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Updated: January 9, 2014 14:33 IST

Bhubaneswar: Fate of 393 nominees sealed in EVMs

Staff Reporter
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Chief Minister Naveen Patnaik casts his vote during the Bhubaneswar Municipal Corporation elections at a booth in Bhubaneswar on Wednesday.
PTI Chief Minister Naveen Patnaik casts his vote during the Bhubaneswar Municipal Corporation elections at a booth in Bhubaneswar on Wednesday.

Low voter turnout in BMC polls

The fate of 393 candidates was sealed in the Electronic Voting Machines as nearly 40 to 45 per cent voters exercised their franchise in the Bhubaneswar Municipal Corporation polls on Wednesday.

“The election to BMC passed off peacefully with report of a few stray incidents of disturbances. Swift actions were taken to diffuse the tension around polling stations,” said Ajit Kumar Tripathy, State Election Commissioner, after the election.

As against expectations of a large turnout in line of national trend, the BMC poll turned out to be a damp squib. Of the total 6,90,293 voters, 40 per cent and 45 per cent cast their votes. The low enthusiasm for the election was visible from morning. By noon barely 15 per cent of voters had came to polling booths.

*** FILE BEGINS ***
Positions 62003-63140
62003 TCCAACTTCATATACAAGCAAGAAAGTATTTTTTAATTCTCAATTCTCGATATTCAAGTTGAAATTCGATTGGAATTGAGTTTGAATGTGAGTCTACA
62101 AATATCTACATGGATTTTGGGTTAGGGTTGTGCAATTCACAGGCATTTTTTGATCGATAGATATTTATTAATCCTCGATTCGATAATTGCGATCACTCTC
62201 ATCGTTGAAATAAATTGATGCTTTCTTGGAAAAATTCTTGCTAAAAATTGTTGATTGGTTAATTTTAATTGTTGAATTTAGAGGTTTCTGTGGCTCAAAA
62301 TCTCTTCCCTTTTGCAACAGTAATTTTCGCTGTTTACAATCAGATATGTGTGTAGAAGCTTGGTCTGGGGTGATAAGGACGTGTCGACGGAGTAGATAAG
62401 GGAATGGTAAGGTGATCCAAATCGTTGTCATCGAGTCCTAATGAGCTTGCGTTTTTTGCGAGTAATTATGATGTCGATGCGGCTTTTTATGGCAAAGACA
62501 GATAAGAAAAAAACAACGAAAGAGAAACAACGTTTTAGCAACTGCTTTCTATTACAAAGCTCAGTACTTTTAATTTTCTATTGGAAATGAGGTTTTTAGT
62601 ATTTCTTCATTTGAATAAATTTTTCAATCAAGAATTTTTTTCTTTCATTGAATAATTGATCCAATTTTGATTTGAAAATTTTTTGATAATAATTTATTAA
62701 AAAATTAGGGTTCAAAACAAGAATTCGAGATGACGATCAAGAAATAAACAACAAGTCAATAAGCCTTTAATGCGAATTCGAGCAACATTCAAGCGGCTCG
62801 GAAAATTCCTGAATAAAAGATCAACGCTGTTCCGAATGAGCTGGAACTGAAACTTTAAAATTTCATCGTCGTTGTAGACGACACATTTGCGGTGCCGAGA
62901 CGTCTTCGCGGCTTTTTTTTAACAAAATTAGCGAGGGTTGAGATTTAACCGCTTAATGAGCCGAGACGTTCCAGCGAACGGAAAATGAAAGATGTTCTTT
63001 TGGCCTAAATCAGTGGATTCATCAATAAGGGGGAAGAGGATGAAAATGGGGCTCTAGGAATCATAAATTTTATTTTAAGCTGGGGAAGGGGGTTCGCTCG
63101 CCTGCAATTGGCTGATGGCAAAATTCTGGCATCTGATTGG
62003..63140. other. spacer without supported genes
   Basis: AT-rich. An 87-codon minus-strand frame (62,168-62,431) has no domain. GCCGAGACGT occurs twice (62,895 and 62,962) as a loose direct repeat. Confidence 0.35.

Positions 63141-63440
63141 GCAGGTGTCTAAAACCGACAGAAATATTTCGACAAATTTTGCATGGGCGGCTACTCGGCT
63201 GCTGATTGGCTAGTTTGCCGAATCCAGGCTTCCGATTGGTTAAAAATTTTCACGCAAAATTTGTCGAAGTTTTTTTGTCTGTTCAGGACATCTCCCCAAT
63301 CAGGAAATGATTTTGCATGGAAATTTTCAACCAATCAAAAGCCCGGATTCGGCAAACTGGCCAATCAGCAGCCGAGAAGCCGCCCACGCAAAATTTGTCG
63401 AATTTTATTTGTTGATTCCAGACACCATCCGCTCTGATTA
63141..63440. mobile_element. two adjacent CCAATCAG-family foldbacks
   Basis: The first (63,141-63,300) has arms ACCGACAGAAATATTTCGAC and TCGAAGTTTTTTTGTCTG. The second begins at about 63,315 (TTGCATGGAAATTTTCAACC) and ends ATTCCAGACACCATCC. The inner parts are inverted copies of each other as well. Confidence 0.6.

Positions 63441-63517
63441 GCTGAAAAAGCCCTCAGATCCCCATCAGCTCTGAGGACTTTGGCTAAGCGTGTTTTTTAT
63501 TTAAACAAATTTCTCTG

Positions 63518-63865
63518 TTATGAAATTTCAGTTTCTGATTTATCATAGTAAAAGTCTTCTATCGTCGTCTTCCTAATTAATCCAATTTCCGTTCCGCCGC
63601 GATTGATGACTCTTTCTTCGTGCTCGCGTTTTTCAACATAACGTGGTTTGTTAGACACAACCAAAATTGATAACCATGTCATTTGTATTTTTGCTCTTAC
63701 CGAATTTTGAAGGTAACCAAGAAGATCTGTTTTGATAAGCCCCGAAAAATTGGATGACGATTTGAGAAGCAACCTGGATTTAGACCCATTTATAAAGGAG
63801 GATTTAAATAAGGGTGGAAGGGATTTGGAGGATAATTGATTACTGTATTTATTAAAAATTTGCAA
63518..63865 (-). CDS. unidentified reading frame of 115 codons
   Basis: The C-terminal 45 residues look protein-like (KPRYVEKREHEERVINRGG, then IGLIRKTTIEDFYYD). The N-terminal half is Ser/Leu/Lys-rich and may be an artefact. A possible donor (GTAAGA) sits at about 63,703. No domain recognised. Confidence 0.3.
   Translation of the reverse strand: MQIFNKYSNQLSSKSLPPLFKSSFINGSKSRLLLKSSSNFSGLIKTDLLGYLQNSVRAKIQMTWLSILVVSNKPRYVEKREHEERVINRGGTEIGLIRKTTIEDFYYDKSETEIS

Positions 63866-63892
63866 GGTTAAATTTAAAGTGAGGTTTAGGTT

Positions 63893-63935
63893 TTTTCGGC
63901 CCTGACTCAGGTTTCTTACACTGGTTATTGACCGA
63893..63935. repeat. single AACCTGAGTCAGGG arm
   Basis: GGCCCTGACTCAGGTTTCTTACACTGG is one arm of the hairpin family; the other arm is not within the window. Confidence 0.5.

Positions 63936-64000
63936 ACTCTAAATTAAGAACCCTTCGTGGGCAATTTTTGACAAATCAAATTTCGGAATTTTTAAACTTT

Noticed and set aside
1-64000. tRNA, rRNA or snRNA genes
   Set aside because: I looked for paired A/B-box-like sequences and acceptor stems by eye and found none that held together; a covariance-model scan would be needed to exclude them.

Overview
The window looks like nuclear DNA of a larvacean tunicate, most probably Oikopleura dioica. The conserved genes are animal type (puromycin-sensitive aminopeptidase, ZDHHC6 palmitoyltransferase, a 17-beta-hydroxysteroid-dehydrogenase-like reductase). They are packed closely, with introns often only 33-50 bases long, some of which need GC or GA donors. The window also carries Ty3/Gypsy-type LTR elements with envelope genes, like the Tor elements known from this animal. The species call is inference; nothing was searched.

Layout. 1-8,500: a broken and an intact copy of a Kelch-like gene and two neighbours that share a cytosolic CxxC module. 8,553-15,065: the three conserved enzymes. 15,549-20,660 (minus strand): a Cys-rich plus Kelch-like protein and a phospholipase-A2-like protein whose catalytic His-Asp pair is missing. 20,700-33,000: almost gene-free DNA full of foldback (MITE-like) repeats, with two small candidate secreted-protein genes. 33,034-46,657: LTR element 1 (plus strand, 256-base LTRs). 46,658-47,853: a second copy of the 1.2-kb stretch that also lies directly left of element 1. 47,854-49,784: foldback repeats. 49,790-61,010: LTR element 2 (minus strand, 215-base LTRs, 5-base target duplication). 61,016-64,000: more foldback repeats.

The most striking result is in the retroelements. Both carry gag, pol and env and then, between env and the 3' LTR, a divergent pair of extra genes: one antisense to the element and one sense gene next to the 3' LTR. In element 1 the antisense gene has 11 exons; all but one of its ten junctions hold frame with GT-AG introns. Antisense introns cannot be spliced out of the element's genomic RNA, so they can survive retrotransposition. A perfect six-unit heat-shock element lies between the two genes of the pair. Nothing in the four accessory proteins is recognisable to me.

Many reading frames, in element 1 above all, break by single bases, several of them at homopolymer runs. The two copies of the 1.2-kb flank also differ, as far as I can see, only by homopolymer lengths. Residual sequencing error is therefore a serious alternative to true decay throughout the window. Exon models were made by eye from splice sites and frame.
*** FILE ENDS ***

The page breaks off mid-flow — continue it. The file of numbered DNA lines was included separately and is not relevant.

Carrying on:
However, top leaders from different parties cast their votes in their respective polling booths. Chief Minister and president of Biju Janata Dal Naveen Patnaik exercised his franchise at Aerodrum UGME School in Ward Number 53. Similarly, Biswa Bhushan Harichand, a senior BJP leader, also cast his vote in Ward Number 39. Bhubaneswar Lok Sabha Member Prasanna Patsani and actor turned politician Siddhant Mohapatra also stood in queue for exercising their franchise.

The voting started from 8 am in the morning. Despite wintery morning, voters started reaching polling booths early. However, the voting did not pick up subsequently. Confusion over voter list and difficulties in finding booths could be part of a host of reason behind low turnout.

Supports of candidates kept close watch on movement of their opponents around polling booths. Police personnel and election officials were being quickly approached to prevent attempts of any interference by candidates. Polling was conducted in 660 booths, 375 of which were identified as hyper sensitive. A total 26 platoons of police and 45 mobile police teams were deployed to ensure free and fair election.

The counting of votes would begin on BJB Autonomous College campus on Thursday. Four counting halls have been opened on the campus.

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